Other factors of tension and pain can come from imbalances and other issues with the horse’s teeth, and issues with saddle fit. While rider will make several adjustments to get the right fit for the rider, often a fit for the horse that takes into account issues such as discomfort from pressure points, or room for mobility of the scapula is not given as much consideration. The horse just wants the same consideration.
A secret to getting a horse to release excessive accumulation of muscle tension is using a level of touch that allows the horse to release the tension himself. The Masterson Method® uses levels ranging from almost no pressure (what we call “air gap” – barely touching the skin) all the way to the strength it takes to squeeze a lemon. With this method, we can activate the horse’s nervous system to release large amounts of muscle tension on its own by using a much lighter level of touch than people might imagine.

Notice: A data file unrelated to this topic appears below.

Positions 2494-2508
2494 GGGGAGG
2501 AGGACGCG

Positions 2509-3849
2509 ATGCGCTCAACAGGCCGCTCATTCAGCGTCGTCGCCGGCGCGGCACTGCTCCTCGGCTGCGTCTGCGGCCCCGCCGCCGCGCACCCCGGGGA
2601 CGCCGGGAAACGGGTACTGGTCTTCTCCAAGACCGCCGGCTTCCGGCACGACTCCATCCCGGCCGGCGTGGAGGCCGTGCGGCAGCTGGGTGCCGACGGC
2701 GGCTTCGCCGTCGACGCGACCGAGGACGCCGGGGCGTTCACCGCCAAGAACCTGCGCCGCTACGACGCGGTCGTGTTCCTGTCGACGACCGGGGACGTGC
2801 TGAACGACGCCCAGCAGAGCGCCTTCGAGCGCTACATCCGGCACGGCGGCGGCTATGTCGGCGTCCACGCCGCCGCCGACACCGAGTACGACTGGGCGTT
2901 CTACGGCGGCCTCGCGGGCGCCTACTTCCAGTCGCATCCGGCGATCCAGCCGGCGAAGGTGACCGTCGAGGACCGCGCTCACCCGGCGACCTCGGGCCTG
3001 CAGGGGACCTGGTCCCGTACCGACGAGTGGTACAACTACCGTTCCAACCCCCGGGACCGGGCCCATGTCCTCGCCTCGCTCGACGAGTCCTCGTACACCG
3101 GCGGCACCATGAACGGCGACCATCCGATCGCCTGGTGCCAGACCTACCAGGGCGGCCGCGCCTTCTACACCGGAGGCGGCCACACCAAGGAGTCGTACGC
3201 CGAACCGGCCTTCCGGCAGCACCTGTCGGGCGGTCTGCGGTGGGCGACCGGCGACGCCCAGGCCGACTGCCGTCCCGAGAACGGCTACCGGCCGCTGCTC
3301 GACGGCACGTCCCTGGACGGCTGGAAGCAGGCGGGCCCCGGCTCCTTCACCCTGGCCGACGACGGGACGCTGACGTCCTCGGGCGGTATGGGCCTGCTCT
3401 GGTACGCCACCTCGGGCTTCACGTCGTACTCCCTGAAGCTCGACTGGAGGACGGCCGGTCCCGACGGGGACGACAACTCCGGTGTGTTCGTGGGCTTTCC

Using a simple axiom: Search, Response, Stay, Release you can begin the process of getting the horse to release muscle tension in your horse:
SEARCH – running your fingers along the topline of the horse using very light ‘air gap’ touch
RESPONSE – watching for very subtle signs (for example an eye blinking, lip twitching) that the horse uses to tell you there is tension under that area
STAY – remaining very lightly on that area, doing nothing, except bringing the horse’s attention to the area, so that his nervous system can start the next step
RELEASE – the horse’s behavior gives larger signs that muscle tension has let go. These larger release responses can be one or a combination of the following: licking and chewing, snorting or sneezing, shaking its head or body, or repeated yawning.